Chamberlain: Opening the doors to connected devices

Chamberlain: Opening the doors to connected devices

Chamberlain: Opening the doors to connected products

Internet of Business speaks with Chamberlain CTO Mark Karasek about the processes and technologies that the company has used to build the ecosystem for its connected products.

Mark Karasek is executive vice president of engineering and chief technology officer at The Chamberlain Group (‘Chamberlain’), a maker of access and security devices for smarter homes, most notably garage door openers.

With such products getting smarter all the time – and increasingly, linked to users’ smartphones, too – Internet of Business wanted to hear more from Karasek about his own experiences of building an ecosystem that supports connected products and services.

Internet of Business (IoB): Mark, how would you characterize the impact that the IoT and connected devices have had on Chamberlain in particular and your industry in general?

Mark Karasek, CTO at Chamberlain
Mark Karasek, CTO at Chamberlain

Mark Karasek (MK): Connectivity is driving consumer awareness of products that were once taken for granted and the role that they play in their daily activities. For example, the majority of Americans use their garage door as the primary entrance to their home. Previously, these customers didn’t think about their garage door opener, even though they used it several times a day. As products like the garage door opener become part of a connected ecosystem, new value is created for end users and they engage emotionally with that value.

So connectivity is shifting value creation from the product alone, to the product as it exists within an ecosystem. That is bringing new direct and tangential players into the marketplace; for example, Apple, Google, Amazon and many start-ups.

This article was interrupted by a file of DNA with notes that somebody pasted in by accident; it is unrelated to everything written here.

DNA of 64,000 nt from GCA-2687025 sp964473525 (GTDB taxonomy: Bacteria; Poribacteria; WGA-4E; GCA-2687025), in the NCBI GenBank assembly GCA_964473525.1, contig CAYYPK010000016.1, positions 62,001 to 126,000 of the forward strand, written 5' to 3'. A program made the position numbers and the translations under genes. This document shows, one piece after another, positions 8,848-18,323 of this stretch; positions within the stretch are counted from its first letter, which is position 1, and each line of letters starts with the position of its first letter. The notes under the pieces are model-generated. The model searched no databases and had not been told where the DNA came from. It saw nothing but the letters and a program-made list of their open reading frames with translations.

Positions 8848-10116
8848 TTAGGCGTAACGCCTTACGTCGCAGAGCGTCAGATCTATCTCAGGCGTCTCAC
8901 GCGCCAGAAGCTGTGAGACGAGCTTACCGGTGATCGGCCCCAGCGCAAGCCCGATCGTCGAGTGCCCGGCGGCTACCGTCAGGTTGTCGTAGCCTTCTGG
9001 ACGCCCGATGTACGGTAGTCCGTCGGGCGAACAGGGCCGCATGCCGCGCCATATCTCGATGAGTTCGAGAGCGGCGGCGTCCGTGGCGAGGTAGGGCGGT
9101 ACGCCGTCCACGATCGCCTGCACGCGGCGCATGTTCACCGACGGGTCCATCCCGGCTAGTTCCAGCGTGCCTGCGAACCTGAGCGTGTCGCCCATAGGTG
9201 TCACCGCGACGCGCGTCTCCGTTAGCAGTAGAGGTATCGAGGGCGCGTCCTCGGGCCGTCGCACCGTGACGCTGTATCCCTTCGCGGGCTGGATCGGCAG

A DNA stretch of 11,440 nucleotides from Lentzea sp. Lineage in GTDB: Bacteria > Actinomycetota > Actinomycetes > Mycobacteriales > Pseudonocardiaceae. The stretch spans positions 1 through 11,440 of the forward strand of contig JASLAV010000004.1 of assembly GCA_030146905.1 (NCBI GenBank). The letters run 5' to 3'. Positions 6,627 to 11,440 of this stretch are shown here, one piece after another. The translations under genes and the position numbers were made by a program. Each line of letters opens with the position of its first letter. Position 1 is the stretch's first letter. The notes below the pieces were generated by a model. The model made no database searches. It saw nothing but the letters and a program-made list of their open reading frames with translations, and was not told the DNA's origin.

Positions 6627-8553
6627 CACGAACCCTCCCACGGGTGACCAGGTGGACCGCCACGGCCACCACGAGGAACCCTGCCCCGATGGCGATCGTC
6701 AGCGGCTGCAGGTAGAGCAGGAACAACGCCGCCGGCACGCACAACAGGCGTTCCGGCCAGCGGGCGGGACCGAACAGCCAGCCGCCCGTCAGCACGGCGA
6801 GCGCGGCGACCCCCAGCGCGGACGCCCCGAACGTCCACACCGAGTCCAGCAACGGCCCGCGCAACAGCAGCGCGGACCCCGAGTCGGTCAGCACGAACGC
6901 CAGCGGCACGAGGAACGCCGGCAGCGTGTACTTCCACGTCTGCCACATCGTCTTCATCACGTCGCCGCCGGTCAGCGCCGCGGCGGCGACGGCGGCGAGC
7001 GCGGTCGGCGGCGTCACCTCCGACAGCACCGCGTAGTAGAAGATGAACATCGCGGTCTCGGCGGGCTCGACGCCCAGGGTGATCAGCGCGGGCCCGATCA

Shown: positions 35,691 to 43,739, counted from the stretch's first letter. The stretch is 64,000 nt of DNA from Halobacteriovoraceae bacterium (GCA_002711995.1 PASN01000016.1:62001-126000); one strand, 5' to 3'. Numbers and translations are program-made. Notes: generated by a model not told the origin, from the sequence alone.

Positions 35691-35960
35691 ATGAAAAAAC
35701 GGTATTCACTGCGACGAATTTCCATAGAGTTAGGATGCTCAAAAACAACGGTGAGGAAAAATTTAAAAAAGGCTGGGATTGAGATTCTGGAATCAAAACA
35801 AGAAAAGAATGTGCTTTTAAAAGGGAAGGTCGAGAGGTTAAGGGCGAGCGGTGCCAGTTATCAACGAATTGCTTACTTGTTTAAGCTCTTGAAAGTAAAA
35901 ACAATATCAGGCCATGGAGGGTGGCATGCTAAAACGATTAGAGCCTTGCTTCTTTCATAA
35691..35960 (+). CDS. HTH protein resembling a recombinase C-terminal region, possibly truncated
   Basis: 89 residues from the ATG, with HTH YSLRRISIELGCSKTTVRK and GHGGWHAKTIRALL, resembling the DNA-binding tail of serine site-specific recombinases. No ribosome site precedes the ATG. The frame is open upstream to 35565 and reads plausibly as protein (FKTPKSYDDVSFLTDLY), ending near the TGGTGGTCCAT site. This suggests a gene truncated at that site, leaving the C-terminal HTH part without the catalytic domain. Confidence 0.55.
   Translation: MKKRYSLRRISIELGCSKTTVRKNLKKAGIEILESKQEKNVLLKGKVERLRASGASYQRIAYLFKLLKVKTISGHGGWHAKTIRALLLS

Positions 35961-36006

This, in turn, makes partnerships more important within our industry. Traditionally, the industry thought almost exclusively about channel partners when referring to partners. In a connected ecosystem, enabling partners can be companies from outside the industry who have use cases that are meaningful to our customers. We have had to learn how to work with ecosystem partners to deliver meaningful value to our end users.

Read more: Make devices useful for the connected home to become a consumer reality

IoB: With the IoT so closely connected to the broader topic of digital transformation, we’d be interested to know where you feel that Chamberlain is on its own digital transformation journey – and what challenges you’ve encountered along the way?

MK: After five or six years of hard work and experimentation, I think we are about midpoint in our digital transformation. We are a lot smarter ‘digitally’ than we were a few years ago, but we have still only scratched the surface of the opportunities in some parts of our business, particularly where data analytics and artificial intelligence are concerned. The top three challenges we have experienced have been developing new business processes, learning how to manage a more intimate and frequent relationship with end users and adjusting to a much higher rate of change in the technologies we use to enable agile and lean start-up toolsets. Today, our business looks more like a consumer electronics business than a traditional consumer durables business from a technology-change perspective.